INFORMATION: RECOMMENDED BOOKS
Rights: Reclaiming the American Way of Death by Josh Slocum and Lisa Carlson. 512
pages, Upper Access Publishing.
classic exposé, The American Way of Death, drew back
the curtain on the funeral industry’s excess. Final Rights
investigates the $15-billion funeral and burial industry in 2011,
exposing consumer abuse, financial exploitation of the bereaved, and
how government regulators can’t be counted on to protect the grieving.
- In eight states the law says you have to hire a
funeral home, even if you want to care for deceased relative privately.
- Almost $1 billion has been stolen from trust
funds and insurance policies families paid for to ensure their last
wishes were carried out. Where were the regulators?
- Interested in a formaldehyde-free funeral?
Better be careful, as the conventional burial industry is finding
creative ways to make your green send-off as pricey as possible.
- The Federal Trade Commission gives you specific
protections when you buy from a funeral home, but they disappear when
you get to the graveyard. Find out why, and how to watch your wallet at
Final Rights takes on
these topics and more, offering consumers a road-map to help themselves
find a funeral that fits their needs and their budget. The only book of
its kind, Final Rights includes a chapter
on the laws in each state, written in plain English, with suggestions
for needed reforms.
North Carolina Chapter
Return to Simple Jewish Funerals and Eternal Traditions by Rabbi
Arnold M. Goodman. KTAV Publishing House, 2003, 120 pages. The story of
a Minneapolis congregation that decided to offer free funerals to its
members and, in so found itself challenged by dissension within the
Planning Kit. Every adult
American should have one in the
freezer. What? Before I Go, You Should Know — an end-of-life planning
kit. (One copy of this is provided by FCAP to each member household.)
Comes in a plastic button-tie pouch with state-specific Living Will and
other advance medical directives, plus a 16-page write-in booklet with
illustrations by Edward Gorey. Contains the brochure "Death Away from
Home," a directory of U.S. funeral consumer groups, and a checklist of
other important documents to store here (like military discharge
papers). Order two for a couple.
Act of Love
by Lisa Carlson. Upper Access, 1998. 640 pages. A comprehensive tome on
funeral law for the consumer, state-by-state — discusses how well, or
not, prepaid funeral money is protected, ethical standards, and serves
as a manual for families who wish to handle a death without the use of
an undertaker. Lists crematories; also medical schools and the
requirements for body donation. Comes with a list of state by state
legal updates compiled by FCA staff. "Lisa Carlson has assembled with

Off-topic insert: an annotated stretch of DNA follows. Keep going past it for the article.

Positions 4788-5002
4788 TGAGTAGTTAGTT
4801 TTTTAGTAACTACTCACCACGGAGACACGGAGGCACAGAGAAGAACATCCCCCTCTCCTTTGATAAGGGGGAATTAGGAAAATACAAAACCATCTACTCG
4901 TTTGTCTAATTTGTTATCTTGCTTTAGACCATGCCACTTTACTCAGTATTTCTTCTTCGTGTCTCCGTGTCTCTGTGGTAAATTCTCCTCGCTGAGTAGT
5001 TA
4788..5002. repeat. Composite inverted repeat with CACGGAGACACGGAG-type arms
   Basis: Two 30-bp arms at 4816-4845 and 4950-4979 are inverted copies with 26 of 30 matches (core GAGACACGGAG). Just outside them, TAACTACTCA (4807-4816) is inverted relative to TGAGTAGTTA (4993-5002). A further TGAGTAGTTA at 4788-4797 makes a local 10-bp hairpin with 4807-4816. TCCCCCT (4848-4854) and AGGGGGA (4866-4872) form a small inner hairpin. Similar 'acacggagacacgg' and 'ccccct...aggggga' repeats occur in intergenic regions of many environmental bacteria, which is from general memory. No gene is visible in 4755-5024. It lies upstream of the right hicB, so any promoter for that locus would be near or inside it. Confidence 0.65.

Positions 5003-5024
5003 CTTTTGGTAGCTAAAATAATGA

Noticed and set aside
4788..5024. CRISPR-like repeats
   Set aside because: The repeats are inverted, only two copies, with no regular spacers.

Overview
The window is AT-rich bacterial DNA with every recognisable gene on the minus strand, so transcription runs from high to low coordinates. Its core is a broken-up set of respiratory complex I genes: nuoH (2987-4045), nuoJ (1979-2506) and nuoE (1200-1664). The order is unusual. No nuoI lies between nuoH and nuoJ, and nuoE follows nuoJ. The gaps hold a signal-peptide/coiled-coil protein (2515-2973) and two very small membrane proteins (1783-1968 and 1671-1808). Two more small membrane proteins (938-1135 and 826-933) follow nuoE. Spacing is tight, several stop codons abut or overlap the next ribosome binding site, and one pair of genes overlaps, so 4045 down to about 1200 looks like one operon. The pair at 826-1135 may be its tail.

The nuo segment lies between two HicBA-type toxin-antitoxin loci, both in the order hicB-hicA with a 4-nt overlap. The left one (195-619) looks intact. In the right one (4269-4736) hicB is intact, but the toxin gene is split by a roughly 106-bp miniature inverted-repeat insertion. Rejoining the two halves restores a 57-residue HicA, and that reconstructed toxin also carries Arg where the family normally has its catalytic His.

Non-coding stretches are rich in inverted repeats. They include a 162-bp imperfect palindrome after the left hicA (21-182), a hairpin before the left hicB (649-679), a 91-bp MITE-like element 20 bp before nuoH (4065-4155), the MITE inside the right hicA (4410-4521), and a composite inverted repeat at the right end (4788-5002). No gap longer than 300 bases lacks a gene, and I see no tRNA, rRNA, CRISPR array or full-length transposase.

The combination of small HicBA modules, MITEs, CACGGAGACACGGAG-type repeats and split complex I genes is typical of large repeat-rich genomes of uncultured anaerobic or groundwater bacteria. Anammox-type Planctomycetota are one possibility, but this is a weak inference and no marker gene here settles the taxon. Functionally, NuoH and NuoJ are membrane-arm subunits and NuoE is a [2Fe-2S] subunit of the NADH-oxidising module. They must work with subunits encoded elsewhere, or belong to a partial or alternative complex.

compassion the most comprehensive book ever produced on this subject."
—John Wasik, Consumers Digest.
Statutes. A collection of
North Carolina General Statutes that
affect the practice of after-death care of the body, from filing death
certificates to final disposition of the body. Compiled by Holly
Death Education and Simple Burial by Ernest Morgan. Upper
Access, 2000, NEW 14th edition. 160 pages. A concise and readable guide
on simplicity in funeral arrangements, cremation, body and organ
donation, advice on procedures at the time of death, suggestions for
memorial services, and directions for building a simple plywood casket.
Grave Matters: A Journey Through The
Modern Funeral Industry to a Natural Way of Burial by Mark
Harris. Scribner, 2007. 191 pages. Grave Matters follows families who
found in "green" burial a more natural, more economic, and ultimately
more meaninful alternative to the tired and toxic send-off on offer at
the local funeral parlor. Harris covers embalming, home funerals,
modern corporate cemeteries, memorial reefs for ashes, woodland burial,
and much more. Each chapter ends with a helpful, bulleted list of the
main points, and where you can go on the web to find out how to
accomplish what the family profiled in each chapter did.
FCA Member Price: $22.25 Purchase
I Died Laughing: Funeral Education with a
Light Touch by Lisa Carlson. Upper Access, 2001. 96 pages. If
death and funerals are difficult subjects in your family, here's one
way to break the ice. The jokes and cartoons will keep you chuckling.
There are a few rip-roaring belly-laughs here, too. As "Dear Abby"
said, "This book proves that dying can be a laughing matter."
Interspersed with the humor are pages of selected information to help
you become a more educated funeral consumer. $8.75 (There is no member
discount for this book as we are using it as a fund-raiser.
Furthermore, at the request of the author, 50% of the publisher's
profits will be donated to FCA. Buy several, to give to your friends.)
Stiff: The Curious Lives of Human Cadavers
by Mary Roach. W.W.Norton, 2003, 304 pages. Roach’s raucously funny
(and educational) New York Times bestseller takes you to all the places
you thought no corpse had gone before. From the first chapter — A Head
is a Terrible Thing to Waste — to the last — Remains of the Author —
Stiff enlightens and convulses the reader with laughter.
The American Way of Death Revisited
by Jessica Mitford. Random House/Vintage. 1998. 296 pages. A scathing
yet witty critique of the funeral industry. Mitford's gift is in using
the industry's own words to make her points. Wickedly funny.
FCA Member Price: $12.25 Purchase
You Only Die Once: Preparing for the end
of life with grace and gusto by Margie Jenkins. Houston-based
therapist Margie Jenkins is known for the wit and gentle humor she uses
to approach a topic many would rather avoid. Through stories and
step-by-step planning suggestions, Jenkins shows that preparing for the
end of life can strengthen appreciation for the pleasures life offers
here and now. Jenkins has been a popular speaker at the annual meetings
of FCA affiliates around the country.
FCA Price: $12.25